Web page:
In the early years of collecting, the internet did not exist, so obtaining bottles from other countries was a real treat. Individuals traveling abroad were limited to what they could bring back, consequently bottles from foreign countries were hard to come by. Because of this, it was more common to see bottles from: the UK (mostly whiskies, but some gins), and France and The Netherlands (French and Dutch liqueurs, respectively) and Spain (Spanish wines), as these countries were more commonly traveled to than others prior to the internet. But now with the internet it’s possible to obtain bottles from just about anywhere in the world – even rare or limited production bottles.
Most companies make only a few automobilia-themed bottles. Some examples of these can be found with the Suntory whisky car bottle from Japan, the Raintree straight bourbon whisky clown car from the U.S., the novel jerry can (gas can) from Germany, and the Aidee Novelties, front grille from England. Liquor decanters, like cars, come in all shapes and sizes, and just as with car collecting, any variation constitutes a different and unique piece in one’s collection.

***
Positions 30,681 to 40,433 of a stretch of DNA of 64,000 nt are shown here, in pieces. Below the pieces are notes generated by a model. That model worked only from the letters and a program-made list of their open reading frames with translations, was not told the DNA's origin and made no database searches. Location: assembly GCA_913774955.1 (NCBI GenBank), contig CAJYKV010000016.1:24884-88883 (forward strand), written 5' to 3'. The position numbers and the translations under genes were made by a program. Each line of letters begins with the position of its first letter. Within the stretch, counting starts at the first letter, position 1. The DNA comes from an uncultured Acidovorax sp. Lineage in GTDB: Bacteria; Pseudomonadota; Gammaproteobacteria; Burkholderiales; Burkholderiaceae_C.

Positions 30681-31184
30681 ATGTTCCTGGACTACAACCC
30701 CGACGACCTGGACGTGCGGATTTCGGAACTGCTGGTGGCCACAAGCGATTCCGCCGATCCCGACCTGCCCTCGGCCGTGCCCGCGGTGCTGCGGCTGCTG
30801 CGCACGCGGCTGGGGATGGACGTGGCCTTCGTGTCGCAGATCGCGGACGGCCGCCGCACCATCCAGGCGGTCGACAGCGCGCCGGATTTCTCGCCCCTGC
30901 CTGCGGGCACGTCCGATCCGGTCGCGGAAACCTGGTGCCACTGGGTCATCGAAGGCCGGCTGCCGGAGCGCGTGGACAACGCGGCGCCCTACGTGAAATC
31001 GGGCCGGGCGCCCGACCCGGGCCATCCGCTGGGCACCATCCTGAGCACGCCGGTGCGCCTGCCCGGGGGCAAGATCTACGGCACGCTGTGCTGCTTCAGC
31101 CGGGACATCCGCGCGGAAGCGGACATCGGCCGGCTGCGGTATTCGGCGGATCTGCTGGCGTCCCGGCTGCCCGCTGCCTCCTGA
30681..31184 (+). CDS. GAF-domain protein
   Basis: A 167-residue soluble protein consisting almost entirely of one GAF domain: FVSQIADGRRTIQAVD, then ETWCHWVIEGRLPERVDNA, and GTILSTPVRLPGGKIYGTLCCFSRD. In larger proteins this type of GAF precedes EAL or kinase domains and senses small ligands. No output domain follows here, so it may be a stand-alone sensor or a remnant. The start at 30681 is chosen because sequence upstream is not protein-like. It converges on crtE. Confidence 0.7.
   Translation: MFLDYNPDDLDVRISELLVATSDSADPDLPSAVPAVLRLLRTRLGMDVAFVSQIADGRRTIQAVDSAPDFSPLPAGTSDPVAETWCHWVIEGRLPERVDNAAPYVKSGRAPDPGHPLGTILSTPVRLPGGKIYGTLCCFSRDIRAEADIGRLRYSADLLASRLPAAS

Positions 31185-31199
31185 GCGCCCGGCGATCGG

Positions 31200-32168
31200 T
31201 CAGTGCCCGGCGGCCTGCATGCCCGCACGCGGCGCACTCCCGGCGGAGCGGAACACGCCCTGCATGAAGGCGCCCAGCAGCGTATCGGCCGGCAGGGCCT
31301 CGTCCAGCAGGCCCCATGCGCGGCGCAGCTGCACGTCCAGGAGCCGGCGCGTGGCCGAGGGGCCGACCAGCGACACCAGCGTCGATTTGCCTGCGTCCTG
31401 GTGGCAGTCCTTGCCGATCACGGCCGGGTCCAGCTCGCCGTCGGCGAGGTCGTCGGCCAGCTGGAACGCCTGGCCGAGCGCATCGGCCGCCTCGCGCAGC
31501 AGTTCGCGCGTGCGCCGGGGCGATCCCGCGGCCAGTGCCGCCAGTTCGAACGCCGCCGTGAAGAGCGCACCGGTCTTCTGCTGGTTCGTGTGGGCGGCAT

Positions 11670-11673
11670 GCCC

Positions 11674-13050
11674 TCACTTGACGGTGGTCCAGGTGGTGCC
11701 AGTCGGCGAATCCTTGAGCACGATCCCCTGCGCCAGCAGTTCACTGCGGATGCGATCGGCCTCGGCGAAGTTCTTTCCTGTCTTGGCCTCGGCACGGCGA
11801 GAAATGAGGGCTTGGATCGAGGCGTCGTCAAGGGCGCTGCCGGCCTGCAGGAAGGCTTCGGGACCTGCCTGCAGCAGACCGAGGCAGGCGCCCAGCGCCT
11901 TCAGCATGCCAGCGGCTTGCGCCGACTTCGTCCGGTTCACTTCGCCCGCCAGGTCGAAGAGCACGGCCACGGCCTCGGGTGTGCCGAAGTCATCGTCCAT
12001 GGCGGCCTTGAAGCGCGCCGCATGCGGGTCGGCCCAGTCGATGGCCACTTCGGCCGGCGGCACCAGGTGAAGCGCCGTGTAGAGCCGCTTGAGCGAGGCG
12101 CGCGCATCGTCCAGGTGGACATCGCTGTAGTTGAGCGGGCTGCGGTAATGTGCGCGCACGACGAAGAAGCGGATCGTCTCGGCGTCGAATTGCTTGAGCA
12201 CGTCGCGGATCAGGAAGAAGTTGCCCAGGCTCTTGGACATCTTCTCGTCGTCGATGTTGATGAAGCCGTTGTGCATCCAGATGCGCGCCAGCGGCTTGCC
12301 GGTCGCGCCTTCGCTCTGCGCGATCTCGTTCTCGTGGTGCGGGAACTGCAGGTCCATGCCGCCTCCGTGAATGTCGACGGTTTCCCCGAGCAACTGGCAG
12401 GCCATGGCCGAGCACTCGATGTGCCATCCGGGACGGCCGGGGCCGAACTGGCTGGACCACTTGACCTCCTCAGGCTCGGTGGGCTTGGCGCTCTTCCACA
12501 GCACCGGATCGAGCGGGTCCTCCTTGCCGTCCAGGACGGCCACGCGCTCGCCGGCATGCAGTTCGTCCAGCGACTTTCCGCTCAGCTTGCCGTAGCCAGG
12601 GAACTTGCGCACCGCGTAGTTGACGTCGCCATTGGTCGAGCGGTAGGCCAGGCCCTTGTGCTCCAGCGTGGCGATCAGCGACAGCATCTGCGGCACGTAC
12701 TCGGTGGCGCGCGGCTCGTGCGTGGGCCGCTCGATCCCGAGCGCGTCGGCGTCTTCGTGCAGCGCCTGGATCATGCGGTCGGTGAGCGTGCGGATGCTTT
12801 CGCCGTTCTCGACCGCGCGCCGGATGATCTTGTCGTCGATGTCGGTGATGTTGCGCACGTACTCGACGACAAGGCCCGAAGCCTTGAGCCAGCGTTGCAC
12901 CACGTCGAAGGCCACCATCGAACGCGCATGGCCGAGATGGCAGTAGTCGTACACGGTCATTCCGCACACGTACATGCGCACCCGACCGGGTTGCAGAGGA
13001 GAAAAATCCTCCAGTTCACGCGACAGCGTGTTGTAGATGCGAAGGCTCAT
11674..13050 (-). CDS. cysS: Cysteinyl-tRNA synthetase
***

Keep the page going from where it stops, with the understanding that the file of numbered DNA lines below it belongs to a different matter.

In more recent years, some collectors have turned to selling bottles empty, as sites like eBay don’t allow you to sell alcohol without a liquor license, plus bottles that are empty don’t leak or evaporate and are easier and safer to transport. Transportation-themed figurals are hard to come by, but I’ve pursued them everywhere I could, and I’m always looking for miniature automobile-related decanters I don’t have. Miniature liquor bottle clubs have all but disappeared on the West Coast, but there are still some that exist and meet from time to time in the Midwest, for example (MMBC – Midwest Miniature Bottle Collectors).
Pictured on the cover of this issue (13): 1911 Marmon Wasp #32, the 1911 Indy 500 winner driven by Ray Harroun made by Famous Firsts. A statue of Henry Ford made by McCormick Distilling Co., from their “Great America Series.” A 5-gallon gasoline jerry can made by an unknown manufacturer in Germany. A Rutherford (scotch whisky) jug depicting a Mercedes-Benz from their transportation series.
Photography by Michael Furman, Michael@MichaelFurman.com or MichaelFurman.com